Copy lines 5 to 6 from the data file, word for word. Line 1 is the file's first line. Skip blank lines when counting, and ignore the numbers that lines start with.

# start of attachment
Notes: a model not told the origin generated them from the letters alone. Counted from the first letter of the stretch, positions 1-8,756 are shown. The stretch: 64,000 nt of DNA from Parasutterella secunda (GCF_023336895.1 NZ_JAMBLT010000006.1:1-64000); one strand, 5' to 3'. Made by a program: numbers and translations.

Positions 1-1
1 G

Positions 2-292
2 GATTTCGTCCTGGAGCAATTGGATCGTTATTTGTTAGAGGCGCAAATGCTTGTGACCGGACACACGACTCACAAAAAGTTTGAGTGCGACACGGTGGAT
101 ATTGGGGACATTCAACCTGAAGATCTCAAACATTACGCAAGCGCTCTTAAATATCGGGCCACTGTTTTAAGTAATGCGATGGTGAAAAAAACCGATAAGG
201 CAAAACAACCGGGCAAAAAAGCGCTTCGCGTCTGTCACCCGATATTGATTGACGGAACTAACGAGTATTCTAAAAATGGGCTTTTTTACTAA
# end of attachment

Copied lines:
2 GATTTCGTCCTGGAGCAATTGGATCGTTATTTGTTAGAGGCGCAAATGCTTGTGACCGGACACACGACTCACAAAAAGTTTGAGTGCGACACGGTGGAT
101 ATTGGGGACATTCAACCTGAAGATCTCAAACATTACGCAAGCGCTCTTAAATATCGGGCCACTGTTTTAAGTAATGCGATGGTGAAAAAAACCGATAAGG